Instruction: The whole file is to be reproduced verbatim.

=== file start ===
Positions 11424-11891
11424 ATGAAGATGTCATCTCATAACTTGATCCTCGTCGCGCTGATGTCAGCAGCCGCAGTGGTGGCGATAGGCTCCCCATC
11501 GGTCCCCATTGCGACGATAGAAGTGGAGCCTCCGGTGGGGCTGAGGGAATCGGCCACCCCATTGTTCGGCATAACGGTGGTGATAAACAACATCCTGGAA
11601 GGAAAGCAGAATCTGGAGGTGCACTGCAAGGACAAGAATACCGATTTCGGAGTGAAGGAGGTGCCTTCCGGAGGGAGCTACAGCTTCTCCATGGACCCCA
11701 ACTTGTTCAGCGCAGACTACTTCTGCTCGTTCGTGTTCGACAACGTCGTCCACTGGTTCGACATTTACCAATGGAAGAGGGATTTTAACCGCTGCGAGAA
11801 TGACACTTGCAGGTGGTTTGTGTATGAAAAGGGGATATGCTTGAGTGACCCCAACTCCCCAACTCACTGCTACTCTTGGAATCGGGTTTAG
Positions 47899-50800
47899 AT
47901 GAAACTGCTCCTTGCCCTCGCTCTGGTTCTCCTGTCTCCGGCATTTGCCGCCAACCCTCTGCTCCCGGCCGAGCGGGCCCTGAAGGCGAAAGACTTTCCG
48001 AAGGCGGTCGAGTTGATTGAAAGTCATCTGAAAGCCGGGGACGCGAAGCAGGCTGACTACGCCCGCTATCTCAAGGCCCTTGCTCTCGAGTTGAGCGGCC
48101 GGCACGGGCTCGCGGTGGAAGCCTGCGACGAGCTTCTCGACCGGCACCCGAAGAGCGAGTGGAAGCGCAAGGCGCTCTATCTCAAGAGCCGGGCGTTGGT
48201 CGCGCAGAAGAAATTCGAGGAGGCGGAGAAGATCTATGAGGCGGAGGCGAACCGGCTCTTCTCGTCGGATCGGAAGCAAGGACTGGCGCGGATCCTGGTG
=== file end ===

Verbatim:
Positions 11424-11891
11424 ATGAAGATGTCATCTCATAACTTGATCCTCGTCGCGCTGATGTCAGCAGCCGCAGTGGTGGCGATAGGCTCCCCATC
11501 GGTCCCCATTGCGACGATAGAAGTGGAGCCTCCGGTGGGGCTGAGGGAATCGGCCACCCCATTGTTCGGCATAACGGTGGTGATAAACAACATCCTGGAA
11601 GGAAAGCAGAATCTGGAGGTGCACTGCAAGGACAAGAATACCGATTTCGGAGTGAAGGAGGTGCCTTCCGGAGGGAGCTACAGCTTCTCCATGGACCCCA
11701 ACTTGTTCAGCGCAGACTACTTCTGCTCGTTCGTGTTCGACAACGTCGTCCACTGGTTCGACATTTACCAATGGAAGAGGGATTTTAACCGCTGCGAGAA
11801 TGACACTTGCAGGTGGTTTGTGTATGAAAAGGGGATATGCTTGAGTGACCCCAACTCCCCAACTCACTGCTACTCTTGGAATCGGGTTTAG
Positions 47899-50800
47899 AT
47901 GAAACTGCTCCTTGCCCTCGCTCTGGTTCTCCTGTCTCCGGCATTTGCCGCCAACCCTCTGCTCCCGGCCGAGCGGGCCCTGAAGGCGAAAGACTTTCCG
48001 AAGGCGGTCGAGTTGATTGAAAGTCATCTGAAAGCCGGGGACGCGAAGCAGGCTGACTACGCCCGCTATCTCAAGGCCCTTGCTCTCGAGTTGAGCGGCC
48101 GGCACGGGCTCGCGGTGGAAGCCTGCGACGAGCTTCTCGACCGGCACCCGAAGAGCGAGTGGAAGCGCAAGGCGCTCTATCTCAAGAGCCGGGCGTTGGT
48201 CGCGCAGAAGAAATTCGAGGAGGCGGAGAAGATCTATGAGGCGGAGGCGAACCGGCTCTTCTCGTCGGATCGGAAGCAAGGACTGGCGCGGATCCTGGTG